Sharks and rays are considered to be strong, silent types—they possess no voice boxes, or other anatomical structures associated with vocal communication. Or so we thought.
Then Spanish photographer J. Javier Delgado Esteban filmed a juvenile mangrove whipray (Urogymnus granulatus) while he was snorkelling off Magnetic Island on Australia’s Great Barrier Reef.
When Esteban approached, the ray made loud clicks. Each sound visibly coincided with a contraction of its spiracles—openings behind the eyes that rays use to aid breathing.
Marine ecologist Lachlan Fetterplace saw the video on Instagram, contacted Esteban, and started investigating. They assembled anecdotal reports and two other recent videos from Australia and Indonesia showing an adult whipray and a cowtail stingray (Pastinachus ater) making similar tok-tok sounds.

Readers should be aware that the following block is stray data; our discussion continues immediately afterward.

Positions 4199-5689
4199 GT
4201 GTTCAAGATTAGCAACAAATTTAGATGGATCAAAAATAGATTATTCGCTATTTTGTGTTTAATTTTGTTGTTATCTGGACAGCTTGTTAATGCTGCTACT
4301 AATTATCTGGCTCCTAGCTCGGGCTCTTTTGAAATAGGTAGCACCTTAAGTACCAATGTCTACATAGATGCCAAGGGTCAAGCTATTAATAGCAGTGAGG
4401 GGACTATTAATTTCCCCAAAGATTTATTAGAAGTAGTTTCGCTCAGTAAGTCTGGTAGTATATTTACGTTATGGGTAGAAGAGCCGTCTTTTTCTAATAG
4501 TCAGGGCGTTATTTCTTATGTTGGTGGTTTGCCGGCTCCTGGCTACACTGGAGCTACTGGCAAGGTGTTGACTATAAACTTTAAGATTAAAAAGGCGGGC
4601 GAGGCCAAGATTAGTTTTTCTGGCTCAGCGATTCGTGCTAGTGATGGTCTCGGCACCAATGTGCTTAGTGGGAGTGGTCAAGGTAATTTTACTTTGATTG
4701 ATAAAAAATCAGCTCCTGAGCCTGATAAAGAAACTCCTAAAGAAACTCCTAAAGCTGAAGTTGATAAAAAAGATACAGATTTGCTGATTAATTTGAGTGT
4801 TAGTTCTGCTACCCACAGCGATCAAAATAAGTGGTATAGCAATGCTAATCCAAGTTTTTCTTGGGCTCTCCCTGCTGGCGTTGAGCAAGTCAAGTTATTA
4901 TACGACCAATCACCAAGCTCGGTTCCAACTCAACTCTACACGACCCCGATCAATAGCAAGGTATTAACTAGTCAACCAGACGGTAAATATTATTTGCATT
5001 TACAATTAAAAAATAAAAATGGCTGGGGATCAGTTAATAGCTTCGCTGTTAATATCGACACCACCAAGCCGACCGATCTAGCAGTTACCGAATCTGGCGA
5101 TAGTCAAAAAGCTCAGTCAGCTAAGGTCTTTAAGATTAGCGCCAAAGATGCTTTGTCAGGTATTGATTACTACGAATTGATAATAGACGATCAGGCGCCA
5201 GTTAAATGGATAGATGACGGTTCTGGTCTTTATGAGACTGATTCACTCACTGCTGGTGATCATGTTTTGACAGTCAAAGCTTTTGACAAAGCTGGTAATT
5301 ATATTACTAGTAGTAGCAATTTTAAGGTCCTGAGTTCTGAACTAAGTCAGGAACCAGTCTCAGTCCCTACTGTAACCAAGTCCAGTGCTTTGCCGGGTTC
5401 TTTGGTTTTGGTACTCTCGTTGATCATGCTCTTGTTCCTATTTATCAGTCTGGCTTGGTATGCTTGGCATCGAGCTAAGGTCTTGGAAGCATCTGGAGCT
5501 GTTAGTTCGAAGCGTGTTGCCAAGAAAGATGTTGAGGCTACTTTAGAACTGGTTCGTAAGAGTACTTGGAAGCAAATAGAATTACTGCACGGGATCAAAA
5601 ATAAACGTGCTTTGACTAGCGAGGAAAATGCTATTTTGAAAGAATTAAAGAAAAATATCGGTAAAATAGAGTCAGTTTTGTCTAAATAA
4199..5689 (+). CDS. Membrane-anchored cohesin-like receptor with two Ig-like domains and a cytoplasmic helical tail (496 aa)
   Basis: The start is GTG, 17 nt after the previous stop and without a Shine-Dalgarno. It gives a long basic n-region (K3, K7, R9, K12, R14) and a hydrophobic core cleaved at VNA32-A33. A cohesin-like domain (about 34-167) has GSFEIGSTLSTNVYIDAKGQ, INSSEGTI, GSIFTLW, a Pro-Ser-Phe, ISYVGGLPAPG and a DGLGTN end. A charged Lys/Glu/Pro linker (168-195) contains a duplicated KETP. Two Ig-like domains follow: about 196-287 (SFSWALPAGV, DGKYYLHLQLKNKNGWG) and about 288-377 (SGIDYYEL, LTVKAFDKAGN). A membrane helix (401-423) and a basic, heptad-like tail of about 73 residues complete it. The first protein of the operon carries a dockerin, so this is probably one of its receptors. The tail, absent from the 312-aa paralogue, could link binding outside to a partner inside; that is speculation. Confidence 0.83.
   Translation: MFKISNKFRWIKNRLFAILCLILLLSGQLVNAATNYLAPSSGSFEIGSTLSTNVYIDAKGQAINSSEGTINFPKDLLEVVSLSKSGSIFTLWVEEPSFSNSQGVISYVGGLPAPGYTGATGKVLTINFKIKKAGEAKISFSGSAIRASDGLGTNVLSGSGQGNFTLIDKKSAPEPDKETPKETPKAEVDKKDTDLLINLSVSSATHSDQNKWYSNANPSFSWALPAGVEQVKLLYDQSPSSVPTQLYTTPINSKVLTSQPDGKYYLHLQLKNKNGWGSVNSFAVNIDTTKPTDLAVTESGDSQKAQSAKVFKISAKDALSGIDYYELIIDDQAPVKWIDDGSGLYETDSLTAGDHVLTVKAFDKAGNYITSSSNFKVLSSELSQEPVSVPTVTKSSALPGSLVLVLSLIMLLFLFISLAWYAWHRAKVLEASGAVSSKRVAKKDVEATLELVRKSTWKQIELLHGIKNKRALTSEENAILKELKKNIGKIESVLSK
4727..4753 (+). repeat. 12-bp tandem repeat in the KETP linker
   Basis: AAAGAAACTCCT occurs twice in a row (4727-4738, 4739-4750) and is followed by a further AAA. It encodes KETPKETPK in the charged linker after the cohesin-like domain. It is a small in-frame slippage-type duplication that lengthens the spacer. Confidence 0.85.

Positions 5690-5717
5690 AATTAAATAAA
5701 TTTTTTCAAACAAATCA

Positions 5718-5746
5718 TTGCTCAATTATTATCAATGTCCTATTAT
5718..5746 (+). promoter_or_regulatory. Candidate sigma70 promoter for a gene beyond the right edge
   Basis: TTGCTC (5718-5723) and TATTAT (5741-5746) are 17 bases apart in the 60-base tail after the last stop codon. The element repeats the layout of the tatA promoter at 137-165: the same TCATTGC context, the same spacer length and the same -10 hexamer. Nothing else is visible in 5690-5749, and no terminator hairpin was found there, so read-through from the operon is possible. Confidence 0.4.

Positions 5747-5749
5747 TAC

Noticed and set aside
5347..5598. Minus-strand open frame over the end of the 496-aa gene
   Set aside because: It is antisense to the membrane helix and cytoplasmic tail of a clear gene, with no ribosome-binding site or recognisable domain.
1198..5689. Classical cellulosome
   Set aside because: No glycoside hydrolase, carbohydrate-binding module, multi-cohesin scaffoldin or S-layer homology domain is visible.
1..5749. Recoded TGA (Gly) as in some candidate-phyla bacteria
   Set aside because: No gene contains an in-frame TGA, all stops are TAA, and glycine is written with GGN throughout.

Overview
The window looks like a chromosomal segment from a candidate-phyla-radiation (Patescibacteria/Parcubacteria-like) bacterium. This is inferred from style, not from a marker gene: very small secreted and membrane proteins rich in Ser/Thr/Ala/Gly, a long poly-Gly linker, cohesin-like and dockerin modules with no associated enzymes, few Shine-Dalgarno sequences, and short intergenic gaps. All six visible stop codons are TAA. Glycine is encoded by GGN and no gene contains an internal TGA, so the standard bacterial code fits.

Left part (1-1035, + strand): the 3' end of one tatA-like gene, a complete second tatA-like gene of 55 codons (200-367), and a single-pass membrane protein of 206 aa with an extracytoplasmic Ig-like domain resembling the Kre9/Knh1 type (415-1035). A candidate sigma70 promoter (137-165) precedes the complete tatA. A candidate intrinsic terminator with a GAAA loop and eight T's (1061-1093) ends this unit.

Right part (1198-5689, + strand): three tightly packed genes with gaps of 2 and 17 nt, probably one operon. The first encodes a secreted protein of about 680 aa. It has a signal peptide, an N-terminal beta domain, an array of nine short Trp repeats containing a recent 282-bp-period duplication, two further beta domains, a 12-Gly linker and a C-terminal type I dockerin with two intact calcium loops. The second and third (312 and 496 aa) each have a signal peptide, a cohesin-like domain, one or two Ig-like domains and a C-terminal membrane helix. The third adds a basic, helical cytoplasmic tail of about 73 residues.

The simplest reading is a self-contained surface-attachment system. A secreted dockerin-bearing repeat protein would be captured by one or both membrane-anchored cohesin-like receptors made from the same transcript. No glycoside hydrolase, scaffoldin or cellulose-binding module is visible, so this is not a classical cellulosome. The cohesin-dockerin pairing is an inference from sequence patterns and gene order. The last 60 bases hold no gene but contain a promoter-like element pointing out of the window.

“These are widespread species, found off the coast in highly populated areas,” says Fetterplace. Yet researchers hadn’t noticed the sounds at all.
Many mysteries remain: how the rays are making the clicks, exactly what they’re using them for, and how many other rays and sharks may also be capable of sound. “Is it a really widespread thing that they rarely do, or is it something that’s commonly done, but only in a few species?” says Fetterplace.
He’s now questioning what else we might have missed—simply because we weren’t looking for it.